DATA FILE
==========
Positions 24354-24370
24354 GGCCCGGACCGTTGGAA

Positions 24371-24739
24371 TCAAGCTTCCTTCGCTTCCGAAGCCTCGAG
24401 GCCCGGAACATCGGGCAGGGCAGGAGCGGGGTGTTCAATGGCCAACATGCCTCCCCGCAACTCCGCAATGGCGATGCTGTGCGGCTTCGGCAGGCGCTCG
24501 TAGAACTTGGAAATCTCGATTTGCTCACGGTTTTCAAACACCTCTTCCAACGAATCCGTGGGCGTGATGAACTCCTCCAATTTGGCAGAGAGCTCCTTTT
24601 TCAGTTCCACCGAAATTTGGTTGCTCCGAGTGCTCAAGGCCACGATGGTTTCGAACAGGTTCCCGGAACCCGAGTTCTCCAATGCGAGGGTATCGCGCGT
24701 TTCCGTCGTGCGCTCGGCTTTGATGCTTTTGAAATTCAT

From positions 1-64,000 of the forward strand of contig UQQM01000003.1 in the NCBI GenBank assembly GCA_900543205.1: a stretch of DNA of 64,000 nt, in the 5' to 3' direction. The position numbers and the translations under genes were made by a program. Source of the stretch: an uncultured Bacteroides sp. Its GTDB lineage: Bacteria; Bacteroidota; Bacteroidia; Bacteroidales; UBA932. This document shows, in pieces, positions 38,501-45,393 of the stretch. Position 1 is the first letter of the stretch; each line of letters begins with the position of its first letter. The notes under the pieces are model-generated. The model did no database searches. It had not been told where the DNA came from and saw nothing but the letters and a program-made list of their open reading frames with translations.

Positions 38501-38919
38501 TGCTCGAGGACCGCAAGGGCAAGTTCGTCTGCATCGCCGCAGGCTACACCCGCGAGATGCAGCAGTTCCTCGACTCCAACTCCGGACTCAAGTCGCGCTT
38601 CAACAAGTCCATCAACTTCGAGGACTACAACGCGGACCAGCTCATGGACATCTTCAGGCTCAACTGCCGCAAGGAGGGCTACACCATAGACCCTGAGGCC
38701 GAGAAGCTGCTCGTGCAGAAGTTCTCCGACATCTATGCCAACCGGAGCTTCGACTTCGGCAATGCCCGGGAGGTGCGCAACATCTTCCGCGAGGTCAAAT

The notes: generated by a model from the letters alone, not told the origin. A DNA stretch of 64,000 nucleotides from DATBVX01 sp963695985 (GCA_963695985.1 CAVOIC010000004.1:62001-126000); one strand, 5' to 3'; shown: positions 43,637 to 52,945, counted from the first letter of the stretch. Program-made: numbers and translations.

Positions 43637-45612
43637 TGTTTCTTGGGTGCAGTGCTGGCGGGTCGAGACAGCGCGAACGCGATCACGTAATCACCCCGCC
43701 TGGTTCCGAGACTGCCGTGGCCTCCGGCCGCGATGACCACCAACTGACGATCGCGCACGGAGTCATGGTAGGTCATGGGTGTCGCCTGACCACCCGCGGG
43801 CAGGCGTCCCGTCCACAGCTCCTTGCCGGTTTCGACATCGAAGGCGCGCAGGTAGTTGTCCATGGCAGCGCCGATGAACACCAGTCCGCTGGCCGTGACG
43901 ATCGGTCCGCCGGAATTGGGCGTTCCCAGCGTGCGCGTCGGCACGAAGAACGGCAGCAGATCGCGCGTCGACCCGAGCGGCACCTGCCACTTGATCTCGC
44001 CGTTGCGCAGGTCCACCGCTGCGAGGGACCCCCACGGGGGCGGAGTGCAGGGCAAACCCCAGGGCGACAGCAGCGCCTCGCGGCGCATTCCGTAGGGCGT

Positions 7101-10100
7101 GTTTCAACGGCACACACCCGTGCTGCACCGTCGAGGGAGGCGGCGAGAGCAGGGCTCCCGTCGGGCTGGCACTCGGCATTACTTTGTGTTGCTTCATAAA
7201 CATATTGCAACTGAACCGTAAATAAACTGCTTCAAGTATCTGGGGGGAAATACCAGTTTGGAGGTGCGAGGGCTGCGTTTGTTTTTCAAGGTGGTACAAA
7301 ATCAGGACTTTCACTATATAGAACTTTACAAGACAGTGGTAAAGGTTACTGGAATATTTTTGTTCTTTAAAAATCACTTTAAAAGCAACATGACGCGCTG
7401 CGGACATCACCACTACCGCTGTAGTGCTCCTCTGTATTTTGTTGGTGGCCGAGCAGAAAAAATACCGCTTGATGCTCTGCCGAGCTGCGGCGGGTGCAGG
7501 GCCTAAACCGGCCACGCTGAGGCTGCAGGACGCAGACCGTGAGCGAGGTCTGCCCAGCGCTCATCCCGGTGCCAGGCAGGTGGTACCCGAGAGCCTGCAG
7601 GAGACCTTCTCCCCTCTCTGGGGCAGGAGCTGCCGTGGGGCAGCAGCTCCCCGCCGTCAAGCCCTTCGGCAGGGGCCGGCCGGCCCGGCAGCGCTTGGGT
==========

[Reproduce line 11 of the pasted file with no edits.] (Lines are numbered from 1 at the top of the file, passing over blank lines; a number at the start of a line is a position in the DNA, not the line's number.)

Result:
38501 TGCTCGAGGACCGCAAGGGCAAGTTCGTCTGCATCGCCGCAGGCTACACCCGCGAGATGCAGCAGTTCCTCGACTCCAACTCCGGACTCAAGTCGCGCTT